China has long enjoyed its position as the world's cheapest production country. However, this position is being shaken due to the increasingly rising costs in China in pace with China's rapid economic development. China's New Labour Contract Law which took effect from 1 January 2008 has further pushed the labour costs in China in general. The purpose of this article is to arrive at an in-depth understanding of why foreign firms conduct sourcing in China where sourcing is becoming increasingly expensive. (...) The experiences of four Swedish companies in the textile and clothing industry (TCI) conducting sourcing in China are presented. Our findings show that sourcing in China is becoming both cost-and strategy-driven. Companies purely chasing the cheapest production would most probably consider leaving China, whereas companies with a long-term strategic intent and a high level of business ethics and corporate social responsibility (CSR) practices will retain all or most of their sourcing activities on the Chinese soil despite the rising costs. (shrink)
The article uses conceptual metaphor theory to analyse how the concept of “copy” in copyright law is expanding in a digital society to cover more phenomena than originally intended. For this purpose, the legally accepted model for valuing media files in the case against The Pirate Bay (TPB) is used in the analysis. When four men behind TPB were convicted in the District Court of Stockholm, Sweden, on 17 April 2009, to many, it marked a victory over online piracy for (...) the American and Swedish media corporations. The convicted men were jointly liable for the damages of roughly EUR 3.5 million. But how do you calculate damages of file sharing? For example, what is the value of a copy? The article uses a model for valuating files in monetary numbers, suggested by the American plaintiffs and sanctioned by the District Court in the case against the BitTorrent site TPB, in order to calculate the total value of an entire, and in this anonymous other, BitTorrent site. These calculated hypothetical figures are huge—EUR 53 billion—and grow click by click which, on its face, questions some of the key assumptions in the copy-by-copy valuation that are sprung from analogue conceptions of reality, and transferred into a digital context. This signals a (legal) conceptual expansion of the meaning of “copy” in copyright that does not seem to fit with how the phenomenon is conceptualised by the younger generation of media consumers. (shrink)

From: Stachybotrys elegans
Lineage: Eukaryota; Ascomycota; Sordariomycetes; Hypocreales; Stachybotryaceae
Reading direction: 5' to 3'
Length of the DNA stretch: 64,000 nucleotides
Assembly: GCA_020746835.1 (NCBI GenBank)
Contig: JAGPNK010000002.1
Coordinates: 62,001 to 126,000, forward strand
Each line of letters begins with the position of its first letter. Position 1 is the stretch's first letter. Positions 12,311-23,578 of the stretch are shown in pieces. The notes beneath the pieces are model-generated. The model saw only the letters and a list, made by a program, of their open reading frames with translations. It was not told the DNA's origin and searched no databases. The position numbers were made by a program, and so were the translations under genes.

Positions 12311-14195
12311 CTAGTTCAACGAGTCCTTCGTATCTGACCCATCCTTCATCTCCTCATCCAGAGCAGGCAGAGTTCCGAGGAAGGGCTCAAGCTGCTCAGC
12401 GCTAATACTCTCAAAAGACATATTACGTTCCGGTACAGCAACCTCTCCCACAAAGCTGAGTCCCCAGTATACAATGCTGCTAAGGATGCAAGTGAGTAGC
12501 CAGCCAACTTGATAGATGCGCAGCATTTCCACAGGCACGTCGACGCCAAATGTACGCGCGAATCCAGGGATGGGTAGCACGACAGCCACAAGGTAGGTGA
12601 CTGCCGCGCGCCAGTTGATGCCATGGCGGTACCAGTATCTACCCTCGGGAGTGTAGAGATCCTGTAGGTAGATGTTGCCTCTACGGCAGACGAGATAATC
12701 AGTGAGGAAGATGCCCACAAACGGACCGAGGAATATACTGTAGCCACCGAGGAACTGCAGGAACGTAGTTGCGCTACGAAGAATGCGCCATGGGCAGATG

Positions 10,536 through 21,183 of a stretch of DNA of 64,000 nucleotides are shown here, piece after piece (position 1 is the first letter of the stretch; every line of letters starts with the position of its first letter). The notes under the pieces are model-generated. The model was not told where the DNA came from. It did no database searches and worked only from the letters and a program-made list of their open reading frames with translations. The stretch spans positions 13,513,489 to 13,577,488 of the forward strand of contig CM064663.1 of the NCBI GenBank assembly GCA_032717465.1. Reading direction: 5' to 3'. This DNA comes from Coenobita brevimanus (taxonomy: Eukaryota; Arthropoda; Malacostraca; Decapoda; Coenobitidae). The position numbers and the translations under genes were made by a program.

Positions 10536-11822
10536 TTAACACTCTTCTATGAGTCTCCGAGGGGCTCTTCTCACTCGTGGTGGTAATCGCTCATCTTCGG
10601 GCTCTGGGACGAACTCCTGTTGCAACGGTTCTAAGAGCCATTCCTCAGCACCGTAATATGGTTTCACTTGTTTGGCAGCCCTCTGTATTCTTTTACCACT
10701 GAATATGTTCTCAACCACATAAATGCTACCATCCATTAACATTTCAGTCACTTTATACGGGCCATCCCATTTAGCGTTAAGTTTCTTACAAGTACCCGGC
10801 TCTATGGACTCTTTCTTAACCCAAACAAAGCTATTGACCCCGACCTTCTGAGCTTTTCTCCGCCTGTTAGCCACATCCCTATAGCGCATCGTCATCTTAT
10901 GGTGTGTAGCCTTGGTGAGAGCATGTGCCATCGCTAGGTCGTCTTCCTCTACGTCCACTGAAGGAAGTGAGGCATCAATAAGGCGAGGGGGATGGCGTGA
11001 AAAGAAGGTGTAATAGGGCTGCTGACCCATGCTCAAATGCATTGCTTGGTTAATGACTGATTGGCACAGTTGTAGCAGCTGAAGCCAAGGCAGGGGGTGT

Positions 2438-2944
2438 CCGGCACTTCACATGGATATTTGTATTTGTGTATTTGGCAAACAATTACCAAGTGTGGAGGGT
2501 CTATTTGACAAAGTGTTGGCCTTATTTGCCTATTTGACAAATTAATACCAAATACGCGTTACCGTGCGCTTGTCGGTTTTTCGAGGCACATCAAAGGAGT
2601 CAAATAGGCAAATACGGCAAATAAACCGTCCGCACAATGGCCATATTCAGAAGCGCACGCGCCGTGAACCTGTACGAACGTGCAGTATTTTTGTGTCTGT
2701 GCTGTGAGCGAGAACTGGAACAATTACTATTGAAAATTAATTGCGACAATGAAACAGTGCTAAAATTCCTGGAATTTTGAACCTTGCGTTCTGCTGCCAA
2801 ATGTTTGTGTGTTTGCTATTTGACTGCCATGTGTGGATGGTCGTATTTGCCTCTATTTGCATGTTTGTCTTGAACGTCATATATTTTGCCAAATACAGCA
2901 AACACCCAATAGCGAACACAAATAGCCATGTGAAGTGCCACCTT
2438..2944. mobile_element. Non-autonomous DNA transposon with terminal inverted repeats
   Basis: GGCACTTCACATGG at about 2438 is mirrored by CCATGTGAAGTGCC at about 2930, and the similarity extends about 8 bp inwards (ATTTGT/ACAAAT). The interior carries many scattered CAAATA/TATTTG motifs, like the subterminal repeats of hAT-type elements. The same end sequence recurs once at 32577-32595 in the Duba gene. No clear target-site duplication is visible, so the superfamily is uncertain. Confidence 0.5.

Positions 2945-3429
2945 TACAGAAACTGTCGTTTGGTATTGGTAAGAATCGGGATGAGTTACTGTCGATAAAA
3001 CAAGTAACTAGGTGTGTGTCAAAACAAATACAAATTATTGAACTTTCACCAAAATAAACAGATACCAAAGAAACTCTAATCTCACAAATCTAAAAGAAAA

This paper introduces a formal view of the semantics and pragmatics of corrective feedback in dialogues between adults and children. The goal of this research is to give a formal account of language coordination in dialogue, and semantic coordination in particular. Accounting for semantic coordination requires (1) a semantics, i.e. an architecture allowing for dynamic meanings and meaning updates as results of dialogue moves, and (2) a pragmatics, describing the dialogue moves involved in semantic coordination. We illustrate the general approach (...) by applying it to some examples from the literature on corrective feedback, and provide a fairly detailed discussion of one example using TTR (Type Theory with Records) to formalize concepts. TTR provides an analysis of linguistic content which is structured in order to allow modiﬁcation and similarity metrics, and a framework for describing dialogue moves and resulting updates to linguistic resources. (shrink)
Play and games are among the basic means of expression in intelligent communication, influenced by the relevant cultural environment. Games have found a natural expression in the contemporary computer era in which communications are increasingly mediated by computing technology. The widespread use of e-games results in conceptual and policy vacuums that must be examined and understood. Humans involved in design-ing, administering, selling, playing etc. computer games encounter new situations in which good and bad, right and wrong, are not defined by (...) the experience of previous generations. This article gives an account of the historical necessity of games, the development of e-games, their pros- and cons, threats and promises, focusing on the ethical awareness and attitudes of game developers. (shrink)
Humanitarian aid professionals frequently encounter situations in which one is conscious of the morally appropriate action but cannot take it because of institutional obstacles. Dilemmas like this are likely to result in a specific kind of stress reaction at the individual level, labeled as moral stress. In our study, 16 individuals working with international humanitarian aid and rescue operations participated in semistructured interviews, analyzed in accordance with a grounded theory approach. A theoretical model of ethical decision making from a moral (...) stress perspective was developed. The practical implications of the study are discussed. (shrink)